Monday, April 23, 2012

The 2012 Rose Season is Officially Open

Cecile Brunner (aka The Sweetheart Rose) is my first bloomer of the year.
This is my first spring in the mountains, and since we’ve had such a whacky winter, I didn’t know when my roses might start blooming.

But today it’s official – Climbing Cecile Brunner has revealed her first pastel pink blossom, declaring it to be Opening Day in the Hunt rose garden.

I haven’t always been so clueless as to when I’d get a sniff of my first spring posy.  During the years I lived and gardened in Maryland, I made notes of when my roses and other important plants would begin their new parade of blooms.

 Souvenir de la Malmaison
For example, in looking back at an old wall calendar, I knew that by April 13th I’d see at least one showy Souvenir de la Malmaison in the garden. For over a decade it made an appearance close to that date and never let me down.

I also knew I’d see male hummingbirds zipping around by the 17th. And the next week another Bourbon rose, Zephirine Drouhin, and the David Austin charmer Cottage Rose would make their spring debuts.

Fireflies would light up the evening sky beginning May 15th -- a sure sign that summer was around the corner.

Now that I’ve moved to a new garden and a different USDA zone, I’ll have to start my record keeping all over again. I’m wondering if the mild winter and reports of other plants flowering early will throw off my calculations.

Nevertheless, anticipating the day the garden will burst into bloom is sure to be a tonic next year.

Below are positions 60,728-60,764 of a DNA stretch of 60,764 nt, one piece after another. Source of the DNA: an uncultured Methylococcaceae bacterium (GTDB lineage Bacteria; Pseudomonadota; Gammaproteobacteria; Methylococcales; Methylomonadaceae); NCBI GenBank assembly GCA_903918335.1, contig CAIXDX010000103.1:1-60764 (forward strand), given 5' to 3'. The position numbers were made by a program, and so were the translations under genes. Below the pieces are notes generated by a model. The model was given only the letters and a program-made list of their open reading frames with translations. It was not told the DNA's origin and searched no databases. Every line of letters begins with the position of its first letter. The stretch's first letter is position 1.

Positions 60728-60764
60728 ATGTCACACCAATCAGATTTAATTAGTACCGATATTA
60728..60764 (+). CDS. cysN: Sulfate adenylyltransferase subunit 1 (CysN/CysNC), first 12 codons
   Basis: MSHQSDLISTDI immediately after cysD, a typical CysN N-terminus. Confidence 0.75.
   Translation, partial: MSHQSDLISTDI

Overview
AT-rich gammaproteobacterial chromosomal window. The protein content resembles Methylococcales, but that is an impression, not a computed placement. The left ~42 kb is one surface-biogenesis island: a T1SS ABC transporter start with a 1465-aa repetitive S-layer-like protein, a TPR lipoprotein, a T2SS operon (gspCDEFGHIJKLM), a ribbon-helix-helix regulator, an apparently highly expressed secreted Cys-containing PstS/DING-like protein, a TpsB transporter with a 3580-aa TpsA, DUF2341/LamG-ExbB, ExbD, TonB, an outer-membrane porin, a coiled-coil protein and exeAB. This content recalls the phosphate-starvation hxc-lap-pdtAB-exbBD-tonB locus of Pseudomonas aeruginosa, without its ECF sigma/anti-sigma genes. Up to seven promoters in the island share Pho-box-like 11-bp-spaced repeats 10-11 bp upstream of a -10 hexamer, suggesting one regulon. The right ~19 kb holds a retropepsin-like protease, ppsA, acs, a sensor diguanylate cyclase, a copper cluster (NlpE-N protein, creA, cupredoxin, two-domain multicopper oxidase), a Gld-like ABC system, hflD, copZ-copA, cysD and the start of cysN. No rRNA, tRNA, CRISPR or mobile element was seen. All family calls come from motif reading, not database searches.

And from experience, I know having a rough idea of when each variety will be at its best is helpful when planning special events, whether it’s a family bar-b-que or an outdoor garden party.

Diaries can banish the blahs.

A “diary” needn’t be more time-consuming than jotting down a plant name on a standard calendar, then updating bloom dates yearly.

But don’t dismiss the idea of doing a more elaborate journal. Some people add photographs, even their own paintings to notations about plants, insects, weather conditions and so forth. Such a journal can be an invaluable garden tool and an informative heirloom.

I wrote extensively about my vegetable garden one particular year. I only kept the notebook going for a season, but still enjoy going back to reread my entries. And it’s probably no coincidence I had my best veggie garden ever while I was so attentive.

Cottage Rose always stole the show in late April.
So if you generally suffer from flower withdrawal and the winter blahs, or just want an idea as to what will happen when, consider sowing some spring aspirations now in a personal journal or diary.

It may just give your gardener’s soul a chance to blossom early in 2013.


The Redneck Rosarian said...

Beautiful post. Love your roses!

Teresa said...

What amazing pictures. Inspiring!

Lynn Hunt said...

Thanks so much to you both for the kind comments. They give me inspiration!

Cathy and Steve said...